University holds academic senate meeting following 2022 budget

Marquette University’s Academic Senate hosted a meeting Dec. 9 to discuss recommendations that will aid in maintaining a good fiscal standing beginning 2022 following potential financial shortfalls.

Marquette University’s Academic Senate hosted a meeting Dec. 9 to discuss recommendations that will aid in maintaining a good fiscal standing beginning 2022 following potential financial shortfalls.

Heidi Bostic, co-chair of the College, Administrative and Shared Services work group, started off the meeting by discussing restructuring recommendations that would create more efficiency and cut costs.

Bostic addressed a recommendation to eliminate around 5-10 deans and assistant deans across campus.

“The idea is that if we have a colleague that is an associate dean role they could go back to a faculty role and also do more teaching, which would be an additional savings.”

Although Bostic and her work group are not yet ready to address recommendations for college restructuring, as there are still many ideas up in the air. She assures viewers of her group’s mission.

“We are looking at preserving our academic excellence and our mission, while figuring out ways to reduce administrative costs,” Bostic said.

She went on to address the collaboration her group has been doing with the programming work group, as these issues are multifaceted and require deliberation across all sectors.

“There are a lot of interdependencies, if the programs group comes up with particular recommendations about closing/combining programs, that could influence some of our recommendations about what makes sense in terms of academic structure,” she said.

Recommendations for significant restructuring/closing of programs were also addressed at the meeting, as the program offerings work group reviewed three categories of proposal: graduate programs, program consolidations and undergraduate majors.

Amber Wichowsky, co-leader of the program offerings  work group, discusses specifics regarding potential changes in undergraduate majors.

“We began with a preliminary examination of programs with fewer than 35 majors,” Wichowsky said. “Recommendations for further inquiry regarding closure or significant restructuring include Theater Arts, Innovation and Entrepreneurship, Clinical Laboratory Sciences, Classics, German and French.”

Wichowsky then discussed how these changes will be hashed out amid the work groups, departments, deans and provosts.

“Our recommendation is for departments to elaborate action plans in consultation with the deans and with our program offerings work group, to then inform a long term set of recommendations that would be submitted to the provost at the end of the upcoming spring semester,” Wichowsky said.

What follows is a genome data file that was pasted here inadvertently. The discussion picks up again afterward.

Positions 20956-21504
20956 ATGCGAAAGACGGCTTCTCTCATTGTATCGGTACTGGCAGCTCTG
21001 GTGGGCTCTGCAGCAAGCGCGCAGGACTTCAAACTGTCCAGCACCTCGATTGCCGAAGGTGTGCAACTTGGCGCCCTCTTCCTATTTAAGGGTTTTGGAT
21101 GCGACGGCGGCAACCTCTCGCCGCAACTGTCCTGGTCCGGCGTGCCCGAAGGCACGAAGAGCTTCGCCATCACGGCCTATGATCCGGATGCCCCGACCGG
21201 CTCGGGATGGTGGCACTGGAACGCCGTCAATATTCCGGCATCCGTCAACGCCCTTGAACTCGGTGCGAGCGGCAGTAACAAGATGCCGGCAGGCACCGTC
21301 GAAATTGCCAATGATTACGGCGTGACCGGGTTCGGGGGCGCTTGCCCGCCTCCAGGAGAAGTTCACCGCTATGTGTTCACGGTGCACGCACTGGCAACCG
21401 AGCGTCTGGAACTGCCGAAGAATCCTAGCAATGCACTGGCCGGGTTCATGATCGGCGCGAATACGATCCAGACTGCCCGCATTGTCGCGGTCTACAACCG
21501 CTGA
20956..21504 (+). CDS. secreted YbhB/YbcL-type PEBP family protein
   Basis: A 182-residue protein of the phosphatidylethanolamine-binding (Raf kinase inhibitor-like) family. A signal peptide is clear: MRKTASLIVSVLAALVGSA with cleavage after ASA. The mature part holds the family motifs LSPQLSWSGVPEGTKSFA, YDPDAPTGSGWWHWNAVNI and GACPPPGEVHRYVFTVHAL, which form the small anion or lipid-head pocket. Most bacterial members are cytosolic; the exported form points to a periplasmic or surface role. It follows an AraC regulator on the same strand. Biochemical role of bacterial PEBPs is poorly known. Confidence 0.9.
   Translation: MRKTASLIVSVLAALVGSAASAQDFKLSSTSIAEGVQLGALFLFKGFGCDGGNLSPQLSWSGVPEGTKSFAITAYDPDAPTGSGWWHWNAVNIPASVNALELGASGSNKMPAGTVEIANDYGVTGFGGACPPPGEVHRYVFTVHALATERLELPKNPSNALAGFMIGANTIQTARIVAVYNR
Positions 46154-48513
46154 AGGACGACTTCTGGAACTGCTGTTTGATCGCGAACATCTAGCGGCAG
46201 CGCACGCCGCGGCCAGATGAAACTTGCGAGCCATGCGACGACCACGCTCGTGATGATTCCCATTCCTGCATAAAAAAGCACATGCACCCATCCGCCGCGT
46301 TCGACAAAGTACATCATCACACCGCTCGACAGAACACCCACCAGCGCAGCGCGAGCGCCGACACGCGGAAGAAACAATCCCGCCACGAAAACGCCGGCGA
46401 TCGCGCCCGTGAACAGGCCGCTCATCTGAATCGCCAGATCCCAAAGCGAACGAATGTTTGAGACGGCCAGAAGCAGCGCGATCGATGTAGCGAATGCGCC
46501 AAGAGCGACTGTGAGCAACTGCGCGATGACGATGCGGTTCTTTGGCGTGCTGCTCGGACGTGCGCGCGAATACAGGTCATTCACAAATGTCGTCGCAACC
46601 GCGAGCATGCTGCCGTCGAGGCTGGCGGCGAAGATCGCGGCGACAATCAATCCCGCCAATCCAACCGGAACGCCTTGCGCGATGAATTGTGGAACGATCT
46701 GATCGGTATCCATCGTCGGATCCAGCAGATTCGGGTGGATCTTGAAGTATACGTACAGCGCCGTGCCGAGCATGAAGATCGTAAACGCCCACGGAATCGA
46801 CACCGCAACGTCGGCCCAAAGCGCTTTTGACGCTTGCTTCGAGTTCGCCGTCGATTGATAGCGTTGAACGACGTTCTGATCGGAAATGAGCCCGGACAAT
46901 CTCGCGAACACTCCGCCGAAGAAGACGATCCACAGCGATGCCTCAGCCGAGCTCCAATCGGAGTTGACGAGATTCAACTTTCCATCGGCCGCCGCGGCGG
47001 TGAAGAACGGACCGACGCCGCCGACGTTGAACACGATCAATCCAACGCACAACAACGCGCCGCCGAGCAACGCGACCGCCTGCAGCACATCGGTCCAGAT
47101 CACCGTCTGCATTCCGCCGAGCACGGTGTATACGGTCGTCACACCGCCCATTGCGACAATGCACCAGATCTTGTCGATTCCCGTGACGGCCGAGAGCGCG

Tim Melchert and Sarah Felder, co-leaders of the Discretionary/Other Expenses work group, then took the stage to discuss recommendations for reducing discretionary spending within the next 6-12 months, and the key principles that should be maintained while doing so.

“Discretion for specific cuts should be made by the local units – local departments, local college offices, ext. – this is one of the guiding principles we are recommending,” Melchert said.

In addressing various reductions that would affect all sectors of the Marquette community, Feldner assures viewers that the discussions for these reductions are ongoing.

“We would like to revisit these in a year or semester because on all of these things there are going to be consequences, there are a lot of ROI’s that you can’t find on a spreadsheet,” Feldner said.

Jeanne Hossenlopp, co-leader of the Research work group, went on to discuss how – although her group is still at the beginning stages of research – they will continue to put the principles of diversity, equity and inclusion, as well as collaboration, at the center of their mission.

“We want to make it clear that we view this as a building mission not a cutting mission,” Hossenlopp said. “All forms of research and scholarship are valued and even with strategic areas identified we have to come up with a plan to support individual faculty who are working outside of those interdisciplinary themes.”

Michelle Mynlieff, co-leader of the Teaching work group, goes on to discuss the approach her group has taken regarding class size and teaching load.

“We are looking at this with a balance of mission, pedagogy, USNWR ranking, and financial considerations.”

In regard to class sizes, Mynlieff discusses how there should be criteria that needs to be followed in order to maintain Marquette’s national ranking while making budget reductions. However, the departments should be the ones who implement this criteria with whichever strategy they see fit.

“Because the disciplines are so different, this shouldn’t be determined by us. It should be determined by the departments with their deans,” Mynlieff.

Senior Vice President and Chief Operating Officer Joel Pogodzinski finishes off the meeting by discussing the budget for the fiscal year of 2022.

Pogodzinski addresses a common question regarding why there will be an elimination of 225 staff and faculty lines amid a three percent operating surplus.

“We have a confluence of measures that are coming that create risks for institutions like Marquette, and others.” Pogodzinski said. “The goal of the board is to create a set of guidelines that create sustainability so that we can be academically strong, have a strong Catholic Jesuit identity, and have fiscal health.”

This story was written by Claire Driscol. She can be reached at claire.driscol@marquette.edu